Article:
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Xfinity Series Spotlight: Alex Bowman

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Alex Bowman doesn’t remember who gave him the most important advice of his racing career.

It came at some point before he drove Hendrick Motorsports’ No. 88 Chevrolet for the first time on July 17, 2016 at New Hampshire Motor Speedway.

“It definitely stuck with me,” Bowman told NBC Sports. “It was just to have fun.”

That’s a tall order. Especially when you’re making your first Cup start six months after learning you lost your previous ride via Twitter. Also, you’re driving the car normally reserved for Dale Earnhardt Jr.

“I spent so many years racing being miserable if we had a bad day and not enjoying it,” Bowman said. “You lose your ride and that’s taken away from you and you’re like, ‘wow, I should have enjoyed the time I had more.’ Going into that I just wanted to have fun. I enjoyed all those races I got to run last year the most I possibly could and I think that was the best advice, just to enjoy it. ‘Cause you never know when it can be taken away or it could all change.”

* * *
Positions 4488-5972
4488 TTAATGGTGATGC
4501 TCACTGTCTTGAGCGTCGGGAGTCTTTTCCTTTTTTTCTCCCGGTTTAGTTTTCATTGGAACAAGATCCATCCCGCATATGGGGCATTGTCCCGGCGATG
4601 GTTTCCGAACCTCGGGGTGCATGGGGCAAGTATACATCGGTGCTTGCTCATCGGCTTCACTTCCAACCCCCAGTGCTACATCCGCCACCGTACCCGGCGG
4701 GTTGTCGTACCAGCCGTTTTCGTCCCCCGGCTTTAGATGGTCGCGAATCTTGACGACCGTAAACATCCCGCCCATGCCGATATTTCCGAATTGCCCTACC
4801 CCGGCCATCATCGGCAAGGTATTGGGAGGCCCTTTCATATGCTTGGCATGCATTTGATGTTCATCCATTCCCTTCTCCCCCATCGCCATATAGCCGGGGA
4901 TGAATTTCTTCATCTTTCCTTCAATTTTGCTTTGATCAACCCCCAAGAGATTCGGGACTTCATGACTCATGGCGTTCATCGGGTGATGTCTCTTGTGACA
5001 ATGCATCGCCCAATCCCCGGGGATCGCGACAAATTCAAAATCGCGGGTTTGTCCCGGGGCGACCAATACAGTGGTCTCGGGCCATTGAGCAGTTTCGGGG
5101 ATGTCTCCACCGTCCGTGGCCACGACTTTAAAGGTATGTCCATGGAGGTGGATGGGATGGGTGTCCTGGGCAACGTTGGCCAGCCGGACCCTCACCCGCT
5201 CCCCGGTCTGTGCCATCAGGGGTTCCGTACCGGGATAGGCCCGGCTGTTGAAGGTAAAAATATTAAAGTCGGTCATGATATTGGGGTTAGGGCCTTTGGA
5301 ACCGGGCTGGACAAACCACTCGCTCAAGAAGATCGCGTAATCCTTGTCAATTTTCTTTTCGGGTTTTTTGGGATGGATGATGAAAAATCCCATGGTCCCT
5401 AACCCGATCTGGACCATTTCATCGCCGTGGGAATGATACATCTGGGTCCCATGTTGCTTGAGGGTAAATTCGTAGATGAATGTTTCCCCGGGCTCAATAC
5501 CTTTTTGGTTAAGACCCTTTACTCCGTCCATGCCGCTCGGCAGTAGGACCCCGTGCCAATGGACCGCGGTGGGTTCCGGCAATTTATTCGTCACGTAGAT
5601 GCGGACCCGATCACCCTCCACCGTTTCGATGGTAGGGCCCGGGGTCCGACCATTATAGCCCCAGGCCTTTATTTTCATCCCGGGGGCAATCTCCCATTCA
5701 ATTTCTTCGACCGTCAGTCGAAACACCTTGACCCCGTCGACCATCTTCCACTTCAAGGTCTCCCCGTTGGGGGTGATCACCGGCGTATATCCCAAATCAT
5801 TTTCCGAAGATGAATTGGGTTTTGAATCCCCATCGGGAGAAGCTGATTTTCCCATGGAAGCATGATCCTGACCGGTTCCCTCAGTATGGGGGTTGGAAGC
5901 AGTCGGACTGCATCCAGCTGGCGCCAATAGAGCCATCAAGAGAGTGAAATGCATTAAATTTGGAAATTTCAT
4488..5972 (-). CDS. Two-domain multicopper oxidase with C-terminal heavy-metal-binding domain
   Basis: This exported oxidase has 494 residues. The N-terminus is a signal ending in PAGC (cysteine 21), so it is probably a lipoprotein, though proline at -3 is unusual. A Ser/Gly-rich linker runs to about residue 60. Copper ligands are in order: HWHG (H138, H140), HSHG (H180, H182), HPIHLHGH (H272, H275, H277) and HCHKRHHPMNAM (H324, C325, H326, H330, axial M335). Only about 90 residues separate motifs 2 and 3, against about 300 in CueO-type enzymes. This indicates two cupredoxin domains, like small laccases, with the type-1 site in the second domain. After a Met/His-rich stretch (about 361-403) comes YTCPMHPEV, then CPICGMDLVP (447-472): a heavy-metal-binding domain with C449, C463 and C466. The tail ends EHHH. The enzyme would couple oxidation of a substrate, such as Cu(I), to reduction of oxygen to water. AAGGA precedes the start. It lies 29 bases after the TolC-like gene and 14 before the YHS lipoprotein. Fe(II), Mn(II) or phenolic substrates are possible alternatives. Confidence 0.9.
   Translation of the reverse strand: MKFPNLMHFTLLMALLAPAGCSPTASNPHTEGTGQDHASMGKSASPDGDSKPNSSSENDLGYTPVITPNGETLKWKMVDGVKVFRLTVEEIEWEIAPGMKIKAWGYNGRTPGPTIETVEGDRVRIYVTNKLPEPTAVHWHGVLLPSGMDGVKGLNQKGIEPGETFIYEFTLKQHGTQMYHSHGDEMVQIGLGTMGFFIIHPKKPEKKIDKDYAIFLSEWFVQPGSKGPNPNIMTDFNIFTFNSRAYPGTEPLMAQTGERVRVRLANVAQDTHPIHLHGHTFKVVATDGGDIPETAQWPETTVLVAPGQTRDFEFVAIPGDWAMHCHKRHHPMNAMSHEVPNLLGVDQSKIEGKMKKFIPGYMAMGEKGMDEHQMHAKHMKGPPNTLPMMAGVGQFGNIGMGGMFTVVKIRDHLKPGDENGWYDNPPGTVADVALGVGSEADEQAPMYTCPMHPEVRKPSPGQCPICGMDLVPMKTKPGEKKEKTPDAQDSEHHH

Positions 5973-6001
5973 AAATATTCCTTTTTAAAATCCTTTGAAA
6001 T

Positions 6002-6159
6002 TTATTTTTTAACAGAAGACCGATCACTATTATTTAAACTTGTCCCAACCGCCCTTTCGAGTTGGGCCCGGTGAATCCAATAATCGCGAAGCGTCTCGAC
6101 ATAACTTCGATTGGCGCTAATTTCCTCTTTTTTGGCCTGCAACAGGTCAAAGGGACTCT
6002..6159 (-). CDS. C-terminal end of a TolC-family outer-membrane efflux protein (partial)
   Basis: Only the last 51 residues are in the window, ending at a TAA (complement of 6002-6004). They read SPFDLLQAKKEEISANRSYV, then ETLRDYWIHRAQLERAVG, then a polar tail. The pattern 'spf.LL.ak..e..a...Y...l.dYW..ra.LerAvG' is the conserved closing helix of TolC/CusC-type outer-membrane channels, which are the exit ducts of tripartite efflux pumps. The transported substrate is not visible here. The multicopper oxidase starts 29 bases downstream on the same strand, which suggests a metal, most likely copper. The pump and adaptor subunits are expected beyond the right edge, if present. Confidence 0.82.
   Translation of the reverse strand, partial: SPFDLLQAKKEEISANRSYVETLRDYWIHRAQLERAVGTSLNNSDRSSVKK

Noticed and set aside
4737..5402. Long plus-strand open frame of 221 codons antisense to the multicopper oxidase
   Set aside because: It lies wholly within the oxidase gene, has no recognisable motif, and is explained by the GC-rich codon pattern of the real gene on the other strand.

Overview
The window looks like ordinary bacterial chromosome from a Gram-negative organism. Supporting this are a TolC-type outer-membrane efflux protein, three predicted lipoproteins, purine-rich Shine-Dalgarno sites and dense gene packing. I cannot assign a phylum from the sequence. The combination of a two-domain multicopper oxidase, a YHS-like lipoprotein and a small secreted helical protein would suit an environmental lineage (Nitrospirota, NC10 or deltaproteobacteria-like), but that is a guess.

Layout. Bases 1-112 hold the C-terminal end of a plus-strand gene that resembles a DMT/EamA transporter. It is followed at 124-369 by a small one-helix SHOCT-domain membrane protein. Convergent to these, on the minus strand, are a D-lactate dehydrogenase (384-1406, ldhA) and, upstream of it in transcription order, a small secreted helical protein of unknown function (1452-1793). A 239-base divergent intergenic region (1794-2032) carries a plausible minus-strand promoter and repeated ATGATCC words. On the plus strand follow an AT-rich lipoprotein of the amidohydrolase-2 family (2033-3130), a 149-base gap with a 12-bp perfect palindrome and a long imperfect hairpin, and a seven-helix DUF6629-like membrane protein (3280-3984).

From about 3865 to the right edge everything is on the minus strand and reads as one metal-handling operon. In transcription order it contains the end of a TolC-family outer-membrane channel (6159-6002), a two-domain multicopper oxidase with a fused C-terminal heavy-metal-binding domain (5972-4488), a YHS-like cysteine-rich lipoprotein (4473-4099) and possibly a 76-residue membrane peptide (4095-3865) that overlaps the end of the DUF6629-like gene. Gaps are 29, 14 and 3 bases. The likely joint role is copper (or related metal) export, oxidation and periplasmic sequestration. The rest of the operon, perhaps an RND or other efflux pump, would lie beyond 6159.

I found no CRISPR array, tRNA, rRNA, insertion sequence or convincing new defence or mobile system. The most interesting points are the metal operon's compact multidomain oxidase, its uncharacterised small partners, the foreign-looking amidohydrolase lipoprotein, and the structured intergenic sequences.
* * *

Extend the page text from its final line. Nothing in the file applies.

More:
Alex Bowman celebrates his first Cup Series pole last November at Phoenix Raceway while substituting for Dale Earnhardt Jr. (Photo by Sarah Crabill/Getty Images)

Bowman, 24, will succeed Earnhardt full-time in the No. 88 next season. The native of Tuscon, Arizona, earned the role in part from his performance substituting for Earnhardt in 10 races last season as Earnhardt recovered from a concussion.

In three months, Bowman will arrive at Daytona International Speedway as one of Hendrick Motorsports’ four Cup drivers.

But contrary to what some may believe, he won’t be a rookie.

The 60th running of the Daytona 500 will be Bowman’s 82nd start in the Cup Series.

But that doesn’t keep him from playing along.

“It is hilarious,” Bowman said. “I love giving people crap on Twitter for that. It’s been pretty funny. I get it. You don’t get noticed when you run cars like that (with BK Racing and Tommy Baldwin Racing). I think it’s funny. Hopefully, everybody on Twitter knows I’m not really trying to be mean. I love running with it. ‘Yeah, I’ll run for Rookie of the Year.’ I think it’s really funny.”

Bowman will make the last of his three NASCAR starts this year Saturday at his home track, Phoenix Raceway. He’ll be driving the No. 42 Chevrolet for Chip Ganassi Racing in the Xfinity Series’ Ticket Galaxy 200 (3:30 p.m. ET on NBC).